Easter Time Remembrances

Rabbit in Cabbage 2While I am quite fond of them now, as a child I disliked eggs intensely. I vividly remember sitting in front of an eggcup containing a boiled egg and staring at the hateful thing as it grew cold. The rule was that I couldn’t get up from the table until I had finished whatever meal I was supposed to be eating. Sadly, I hated to sit still and perhaps would have been termed hyperactive if such a term had existed then. However, sooner or later I suppose I must have swallowed the contents of the eggcup and been released from my chair. The eating of it is not recorded in my memory.

While I certainly have some happy Easter memories I also have one that is not so. However, it is still vivid in my mind even after the many years filled with all the things I surely have forgotten. This was during World War II. My parents kept chickens, both for eggs and for food. We had quite a large flock of hens, and as I recall a rooster or two. There were times when they laid many more eggs than we needed. As anyone who has kept them will know, chickens lay in cycles, sometimes more sometimes less. When we had overage, my parents would sell the eggs to friends and occasionally to acquaintances.

This particular Easter I might have been eight or ten. My parents had too many eggs and decided to have an Easter egg hunt. All of their friends and most of their acquaintances had children so there were plenty of guests anticipated. The adults would have cocktails while the children hunted for eggs, and the person who found the most got a prize. While they hid them, I was told to stay in my room so I would not see where they were. Later they decided I ought not to participate because it was up to the guests to find them.

Fast forward to a happy memory: When my oldest daughters were grown enough to know about the Easter bunny they decided there ought to be one for the parents. Their father and I hid candy eggs for them and their younger siblings in various places in the house. Each year they in turn spent their own money for candy eggs for us and hid them in the kitchen, having told us it was off limits to hide eggs. Their delight as we hunted was a great joy, and what fun we had uncovering the Parent Easter bunny’s gifts.

Holidays often trigger memories of times gone by. These can be a treasure to hold and caress, most especially if they concern any who have passed on from this life. If there is sadness for us in them, perhaps it can be tempered by the happiness of our recollections. The most precious memories are those that remain for us to recount and perhaps to share with those who come after us. I once recorded my father on tape telling me about the chickens he had as a boy. There were only a few and they didn’t last long. Perhaps they were the inspiration for the ones he had as an adult that laid the eggs I so disliked yet remember so well.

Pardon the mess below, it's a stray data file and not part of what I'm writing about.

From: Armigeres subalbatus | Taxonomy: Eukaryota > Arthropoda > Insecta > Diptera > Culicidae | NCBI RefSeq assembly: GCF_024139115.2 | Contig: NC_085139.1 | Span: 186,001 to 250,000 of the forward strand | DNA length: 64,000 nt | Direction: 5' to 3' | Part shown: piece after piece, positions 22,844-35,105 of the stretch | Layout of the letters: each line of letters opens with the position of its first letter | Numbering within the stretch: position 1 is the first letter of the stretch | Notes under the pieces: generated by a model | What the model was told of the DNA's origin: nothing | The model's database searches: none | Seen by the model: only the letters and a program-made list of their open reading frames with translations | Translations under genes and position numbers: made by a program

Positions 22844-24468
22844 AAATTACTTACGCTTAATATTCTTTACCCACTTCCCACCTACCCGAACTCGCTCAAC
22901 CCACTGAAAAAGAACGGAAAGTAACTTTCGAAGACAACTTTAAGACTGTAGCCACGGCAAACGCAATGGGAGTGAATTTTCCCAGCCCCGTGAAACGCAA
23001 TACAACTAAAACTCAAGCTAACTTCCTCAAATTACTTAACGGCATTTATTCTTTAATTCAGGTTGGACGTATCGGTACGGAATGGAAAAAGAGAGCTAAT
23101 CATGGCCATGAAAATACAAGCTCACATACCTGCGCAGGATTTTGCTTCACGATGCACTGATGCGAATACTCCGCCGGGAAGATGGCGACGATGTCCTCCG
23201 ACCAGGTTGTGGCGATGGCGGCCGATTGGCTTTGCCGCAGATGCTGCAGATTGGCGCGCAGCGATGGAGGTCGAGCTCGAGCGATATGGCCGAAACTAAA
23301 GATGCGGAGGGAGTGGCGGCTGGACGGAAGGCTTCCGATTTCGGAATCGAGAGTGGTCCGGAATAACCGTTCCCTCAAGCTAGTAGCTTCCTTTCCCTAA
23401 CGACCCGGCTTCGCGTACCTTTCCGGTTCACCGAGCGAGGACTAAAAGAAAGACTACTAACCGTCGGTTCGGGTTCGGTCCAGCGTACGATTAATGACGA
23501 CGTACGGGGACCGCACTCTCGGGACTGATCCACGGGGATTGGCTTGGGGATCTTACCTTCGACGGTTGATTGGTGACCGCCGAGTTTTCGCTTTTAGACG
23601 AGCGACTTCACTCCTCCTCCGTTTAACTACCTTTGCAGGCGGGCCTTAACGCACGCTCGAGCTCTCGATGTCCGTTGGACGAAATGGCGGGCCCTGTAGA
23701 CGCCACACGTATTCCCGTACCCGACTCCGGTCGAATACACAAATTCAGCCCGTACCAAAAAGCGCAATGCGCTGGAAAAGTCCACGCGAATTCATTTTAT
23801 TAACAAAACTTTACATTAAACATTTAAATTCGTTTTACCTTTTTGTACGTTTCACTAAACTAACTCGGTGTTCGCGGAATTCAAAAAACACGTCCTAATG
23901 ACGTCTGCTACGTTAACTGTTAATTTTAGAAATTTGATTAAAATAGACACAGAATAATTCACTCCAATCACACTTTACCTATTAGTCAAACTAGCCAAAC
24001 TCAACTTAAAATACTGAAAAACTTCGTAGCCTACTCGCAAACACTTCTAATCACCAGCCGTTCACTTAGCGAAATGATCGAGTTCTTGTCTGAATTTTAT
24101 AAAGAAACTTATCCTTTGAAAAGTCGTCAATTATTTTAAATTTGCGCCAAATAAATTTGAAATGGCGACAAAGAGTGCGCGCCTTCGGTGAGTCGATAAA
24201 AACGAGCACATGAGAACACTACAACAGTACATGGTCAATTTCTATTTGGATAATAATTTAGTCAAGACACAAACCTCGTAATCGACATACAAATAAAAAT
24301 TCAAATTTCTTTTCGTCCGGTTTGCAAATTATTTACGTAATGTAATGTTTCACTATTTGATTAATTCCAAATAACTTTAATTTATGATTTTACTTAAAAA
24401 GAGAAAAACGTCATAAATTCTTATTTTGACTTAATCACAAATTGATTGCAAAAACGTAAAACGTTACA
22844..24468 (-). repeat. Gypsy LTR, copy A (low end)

The Three Bite Rule

When I was growing up there was no such thing in my family as not eating what was put before you, or of getting up from the table before you had finished what was on your plate. The “starving children in China” statement was applied whenever I protested. I learned to swallow pieces of liver as if they were pills, with gulps of milk. However I was unable to cope well with the frequent soft boiled eggs, and finally my mother stopped giving them to me. I have memories of sitting at the table staring at the egg in its shell in the egg cup in front of me. That was one battle I won. Not until I was an adult did I learn to like soft boiled eggs and I never did learn to appreciate liver.

My mother built her cooking around my dad’s taste, so much of what we ate was pretty standard. She believed in providing nutritious food, and though plain, it was. Despite the fact that she really didn’t like to cook, she understood that providing nourishment is an important aspect of caring that nature has built into mothers, and she did her best. All too often family members, like me as a child, do not express appreciation for the family cook’s labors in the kitchen. Though it didn’t occur to me as a child, as an adult I personally think they might be grateful someone has taken the trouble to make a meal for them to eat.

As regular readers of my column know, I have always enjoyed cooking. I find it satisfying as well as enjoyable. One aspect of this is that I prefer to prepare meals from scratch. Some might be surprised to learn I don’t own a microwave, nor do I wish to. I even like chopping food by hand rather than using a machine, peeling my fruit and vegetables, and doing all the hands on work that is required to use completely fresh ingredients rather than prepackaged ones. I do not claim that this is particularly virtuous on my part. It is simply my preference.